transports. Increased use of renewables by using green certificates. )

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Given the uncertainty concerning the price of emission allowances, the cost to the economies from far-reaching use of the EU ETS is still highly unsure. It is also very much dependent on the policy balance chosen by other European countries. A number of quantitative assessments point toward potentially large direct and indirect effects on some of the trading sectors’ international competitiveness. This indicates that, at least in the longer run, costly structural changes may be brought about. At the same time, other studies indicate that further emission reductions through poli-cies and measures on non-trading sectors may be costly.

In general, participants in the EU ETS call for stable and foreseeable conditions. However, due to the prevailing uncertainty in several dimen-sions and the dependence on other countries’ choices, decidimen-sions concern-ing the policy balance are difficult to make and for the time beconcern-ing it may even be valuable to postpone decisions.

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1. Introduction

1.1 Background

The Nordic countries have a tradition of relatively tough environmental policy. For quite a long time they have also had explicitly formulated climate change strategies and have used various measures intended to curb emissions, e.g. Denmark, Finland, Norway and Sweden all intro-duced a carbon dioxide tax on fossil fuel consumption in the early 1990’s.

In recent years, however, the conditions for setting climate policies have been transformed to a certain extent, since on 1 January 2005, a scheme for trading in emission allowances (“emissions trading”) was introduced in the EU. In the implementation of this scheme in the Nordic countries, the question of how to make it work together with existing climate strategies has been of great importance.

The EU Emissions Trading Scheme (EU ETS) is based on a directive that was formally adopted in October 2003.1 The EU ETS comprises various time periods. The first period (2005–2007) is partly intended as a learning experience. The following periods will run in five-year cycles, i.e. 2008–2012, 2013–2017 etc.

Emissions trading is a market-based instrument of climate policy, which is commonly regarded as the most cost-effective and economically efficient way of reducing emissions. The EU ETS does, however, possess some characteristics that separate it from a theoretically ideal emissions trading scheme, for example:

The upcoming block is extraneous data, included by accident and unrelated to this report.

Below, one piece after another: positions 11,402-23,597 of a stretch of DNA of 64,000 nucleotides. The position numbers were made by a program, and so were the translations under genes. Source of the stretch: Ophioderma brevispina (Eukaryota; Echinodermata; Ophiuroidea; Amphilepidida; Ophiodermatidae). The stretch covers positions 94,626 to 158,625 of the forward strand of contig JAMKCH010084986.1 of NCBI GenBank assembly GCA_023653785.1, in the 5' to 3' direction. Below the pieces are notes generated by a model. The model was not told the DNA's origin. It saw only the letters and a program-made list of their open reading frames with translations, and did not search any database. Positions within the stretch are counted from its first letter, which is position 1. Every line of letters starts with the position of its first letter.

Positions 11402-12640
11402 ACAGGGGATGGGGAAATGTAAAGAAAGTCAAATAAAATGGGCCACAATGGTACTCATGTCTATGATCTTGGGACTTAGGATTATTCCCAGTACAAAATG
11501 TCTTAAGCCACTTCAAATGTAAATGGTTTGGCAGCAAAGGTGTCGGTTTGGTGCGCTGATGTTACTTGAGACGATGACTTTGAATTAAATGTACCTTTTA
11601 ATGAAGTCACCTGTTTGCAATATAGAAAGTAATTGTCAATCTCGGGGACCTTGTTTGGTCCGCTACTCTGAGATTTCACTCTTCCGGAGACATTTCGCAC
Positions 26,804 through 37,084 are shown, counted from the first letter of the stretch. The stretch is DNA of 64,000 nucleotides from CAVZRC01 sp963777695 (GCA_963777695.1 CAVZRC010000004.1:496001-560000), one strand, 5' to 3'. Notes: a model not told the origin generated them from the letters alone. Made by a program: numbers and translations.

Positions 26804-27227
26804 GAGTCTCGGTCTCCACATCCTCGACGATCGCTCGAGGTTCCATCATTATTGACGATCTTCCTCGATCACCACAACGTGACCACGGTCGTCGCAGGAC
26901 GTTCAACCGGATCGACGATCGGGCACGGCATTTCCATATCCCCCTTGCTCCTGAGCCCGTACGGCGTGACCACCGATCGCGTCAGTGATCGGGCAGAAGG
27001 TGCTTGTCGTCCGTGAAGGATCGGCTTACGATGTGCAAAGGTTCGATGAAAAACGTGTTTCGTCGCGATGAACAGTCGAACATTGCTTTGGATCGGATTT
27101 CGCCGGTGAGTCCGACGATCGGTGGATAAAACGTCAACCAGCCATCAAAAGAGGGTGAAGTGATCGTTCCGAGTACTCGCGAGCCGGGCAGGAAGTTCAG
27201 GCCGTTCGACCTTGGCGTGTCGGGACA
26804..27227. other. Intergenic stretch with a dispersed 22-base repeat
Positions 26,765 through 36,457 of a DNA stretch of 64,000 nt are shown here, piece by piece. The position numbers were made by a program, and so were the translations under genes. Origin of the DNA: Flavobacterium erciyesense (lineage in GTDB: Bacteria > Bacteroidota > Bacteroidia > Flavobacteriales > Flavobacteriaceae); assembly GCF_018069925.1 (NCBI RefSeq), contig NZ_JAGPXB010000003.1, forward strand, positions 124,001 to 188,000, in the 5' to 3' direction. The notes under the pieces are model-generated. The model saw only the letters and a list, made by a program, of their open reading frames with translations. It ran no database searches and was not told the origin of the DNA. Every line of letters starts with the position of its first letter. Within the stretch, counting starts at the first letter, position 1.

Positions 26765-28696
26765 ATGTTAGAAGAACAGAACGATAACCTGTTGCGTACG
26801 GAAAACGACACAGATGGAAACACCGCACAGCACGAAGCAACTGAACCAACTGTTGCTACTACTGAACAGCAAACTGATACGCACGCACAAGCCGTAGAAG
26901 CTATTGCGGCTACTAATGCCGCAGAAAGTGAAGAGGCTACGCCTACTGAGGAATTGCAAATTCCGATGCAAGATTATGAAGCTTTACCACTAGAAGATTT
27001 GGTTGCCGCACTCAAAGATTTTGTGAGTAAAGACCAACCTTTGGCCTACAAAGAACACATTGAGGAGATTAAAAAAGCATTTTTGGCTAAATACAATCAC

• The EU ETS does not cover all sectors of society. In the first period (2005–2007), it is confined solely to CO2 emissions from installations

in energy-intensive industry (production and processing of ferrous metals, minerals, and paper, paperboard and pulp) and combustion units with capacity above a certain level (20 MW) in heat and power production. In the whole EU, the system covers roughly 12 000 installations. The European Commission has estimated that the scheme will cover approximately 46 percent of the projected EU CO2

emissions in 2010.

• The majority of the emission allowances are not allocated through auctioning in the EU ETS. Thus, the directive states that EU Member States are to allocate at least 95 percent of the emission allowances

1 Directive 2003/87/EC of the European Parliament and of the Council of 13 October 2003

estab-lishing a scheme for greenhouse gas emission allowance trading within the Community and amend-ing Council Directive 96/61/EC (OJ No. L 275, Volume 46, 25 October 2003).

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free of charge during the three-year period 2005−2007. For the first commitment period, 2008−2012, at least 90 percent are to be distributed free of charge.

• The principles for allocating emission allowances free of charge for the period 2008–2012 have not been clearly specified yet, at least not in detail. This creates an element of uncertainty for the carbon market in the present period.

• Other climate policy instruments have on general not been subject to European harmonization.